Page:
Welcome to the Tips for Babywearing at Each Stage Series. We hope you enjoy following seasoned babywearer, Christina, as she chronicles her babywearing experiences at each stage of her son’s life, from pregnancy into toddlerhood.
Pregnancy is hard on the body, but being pregnant and trying to hold a wiggly 2 year old in my arms is even harder. Hauling my giant double stroller in and out of my van is quite the struggle with my huge tummy. Running after my toddler, or bending down a million times to put back the things she knocked off the shelf at the grocery store, is impossible. Using a supportive, well made carrier to secure my toddler to me and distribute her weight, keeping her happy and content and out of trouble – now THAT’s a million times easier than the alternatives. My muscles have grown used to carrying the weight of a toddler over the last several years, so I feel completely comfortable carrying on as we always have, and I’ve accumulated a whole arsenal of baby carriers to choose from for maximum comfort.
photo by Alannah Westfall
How I’m Doing
I’m just now getting into my third trimester and finally looking very obviously pregnant. It seems I can’t go out in public without experiencing this following scenario a few times per outing: strangers look at me and my growing belly, then they glance at the 2 year old on my back, and they either look at me like I’m insane, or with eyes full of pity. And if I have one or both of my older kids in addition to the toddler on my back? Then bring on the comments! “Wow you sure have your hands full…” or “Are these ALL yours?!” Or the most recent one that made me chuckle: “You must not own a television in your house…” People who aren’t familiar with the practice of babywearing don’t understand what a helpful tool it is! Especially when managing the unique challenges of caring for an older kiddo (or 2 or 3 older ones) in addition to growing a new life inside you.
Current Baby Carriers of Choice
Back carries are best for pregnancy, but start practicing early to get comfortable with it, because it’s awkward enough at first without a big belly limiting your movement and flexibility. Here is a list of the carriers I’m currently using and tips to make them work best in pregnancy.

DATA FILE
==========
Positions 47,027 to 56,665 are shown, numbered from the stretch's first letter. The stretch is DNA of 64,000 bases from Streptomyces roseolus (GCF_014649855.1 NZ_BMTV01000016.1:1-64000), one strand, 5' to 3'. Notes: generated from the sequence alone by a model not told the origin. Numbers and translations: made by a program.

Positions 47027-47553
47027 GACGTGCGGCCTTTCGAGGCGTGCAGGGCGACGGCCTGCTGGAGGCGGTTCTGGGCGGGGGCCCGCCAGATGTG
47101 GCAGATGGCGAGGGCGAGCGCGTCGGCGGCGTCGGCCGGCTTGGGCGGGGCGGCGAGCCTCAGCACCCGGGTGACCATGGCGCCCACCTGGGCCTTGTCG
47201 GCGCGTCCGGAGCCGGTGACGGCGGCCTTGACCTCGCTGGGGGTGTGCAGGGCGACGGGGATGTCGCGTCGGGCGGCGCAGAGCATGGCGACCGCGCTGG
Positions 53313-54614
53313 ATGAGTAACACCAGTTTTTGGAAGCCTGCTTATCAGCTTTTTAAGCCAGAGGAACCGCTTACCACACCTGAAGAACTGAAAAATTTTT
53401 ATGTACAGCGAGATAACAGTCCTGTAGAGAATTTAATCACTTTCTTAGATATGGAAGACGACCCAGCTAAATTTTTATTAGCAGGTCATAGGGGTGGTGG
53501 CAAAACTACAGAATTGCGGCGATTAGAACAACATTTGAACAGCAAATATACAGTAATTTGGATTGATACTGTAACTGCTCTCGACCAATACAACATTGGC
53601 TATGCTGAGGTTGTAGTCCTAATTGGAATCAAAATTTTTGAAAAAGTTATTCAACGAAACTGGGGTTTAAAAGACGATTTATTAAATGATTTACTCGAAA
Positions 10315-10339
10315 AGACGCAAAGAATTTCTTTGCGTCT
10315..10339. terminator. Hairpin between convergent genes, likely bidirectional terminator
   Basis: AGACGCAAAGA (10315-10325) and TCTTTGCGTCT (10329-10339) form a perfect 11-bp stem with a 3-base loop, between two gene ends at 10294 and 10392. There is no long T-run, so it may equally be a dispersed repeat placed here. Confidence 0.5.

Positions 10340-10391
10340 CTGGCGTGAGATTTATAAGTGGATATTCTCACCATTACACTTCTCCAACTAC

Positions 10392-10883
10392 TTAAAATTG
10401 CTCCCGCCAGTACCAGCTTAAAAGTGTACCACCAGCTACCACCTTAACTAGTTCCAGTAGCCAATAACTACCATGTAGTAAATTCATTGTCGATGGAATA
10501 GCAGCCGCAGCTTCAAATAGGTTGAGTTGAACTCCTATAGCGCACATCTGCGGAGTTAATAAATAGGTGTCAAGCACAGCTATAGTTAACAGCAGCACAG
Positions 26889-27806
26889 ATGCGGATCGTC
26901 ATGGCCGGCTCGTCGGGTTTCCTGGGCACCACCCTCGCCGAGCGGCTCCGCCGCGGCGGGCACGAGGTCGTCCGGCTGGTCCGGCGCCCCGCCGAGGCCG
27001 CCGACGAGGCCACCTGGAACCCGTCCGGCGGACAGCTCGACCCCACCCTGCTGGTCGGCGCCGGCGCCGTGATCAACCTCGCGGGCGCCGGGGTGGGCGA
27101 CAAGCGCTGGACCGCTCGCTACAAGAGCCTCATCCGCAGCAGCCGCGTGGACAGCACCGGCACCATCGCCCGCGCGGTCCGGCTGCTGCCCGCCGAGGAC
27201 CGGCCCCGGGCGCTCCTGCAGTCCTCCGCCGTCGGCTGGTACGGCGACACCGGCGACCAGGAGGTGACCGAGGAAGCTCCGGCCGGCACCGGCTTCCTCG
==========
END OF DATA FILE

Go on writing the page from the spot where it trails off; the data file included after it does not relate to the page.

- I find soft structured carriers to be most convenient – quick and easy to use with my impatient toddler, and great for weight distribution. In pregnancy, I like to wear the waistband down further than usual, and I cinch it extra tight because gives me some support for my achy pelvis. Others prefer to buckle the waist band above their baby bump. But there does come a point where it’s just not going to be comfy, any way you buckle it.
- A woven wrap offers amazing comfort. It’s my favorite at the end of pregnancy, because there are so many ways to tie it so that there is no pressure on my belly whatsoever. A simple ruck with a tibetan finish, secure high back carry with a knotless finish, double hammock tied at shoulder are perfect wrap carries throughout pregnancy. The versatility allows endless possibilities, and it will do double duty as a newborn carrier when the baby is born! Obviously, wrapping takes more time and requires a patient wrappee, and
- I like mei tai carriers too. I can wear it in a high back carry and tie it so the bottom straps aren’t pressing on my belly. I tie the straps in a Tibetan finish just like a woven wrap, for extra support and more even weight distribution.
- Ring slings are a convenient, quick option, if you’re used to wearing one. I love it for popping the toddler in for quick carries. She sits on my hip (the same as if I was carrying her in just my arms) but the sling takes some of the weight so my arms and back aren’t killing me later on. And they’re also wonderful for newborns.
Things to Avoid in Pregnancy When it Comes to Babywearing
- If you’ve never used a woven wrap, then pregnancy is not the time to start right up with an advanced back carry on your own. Definitely join your local babywearing group for assistance if you’d like to try.
- Make sure to not spend too long in a ring sling while pregnant (quick ups are fine) because your body will feel sore from the uneven weight distribution sooner than you would if you were not pregnant.
- Listen to your body. If anything hurts or feel uncomfortable, pay attention to what your body is telling you.
- Before babywearing in pregnancy, check with your care provider first.
Make sure to check out our babywearing safety tips here: Using Your Senses to Keep Baby Safe: Important Babywearing Safety Tips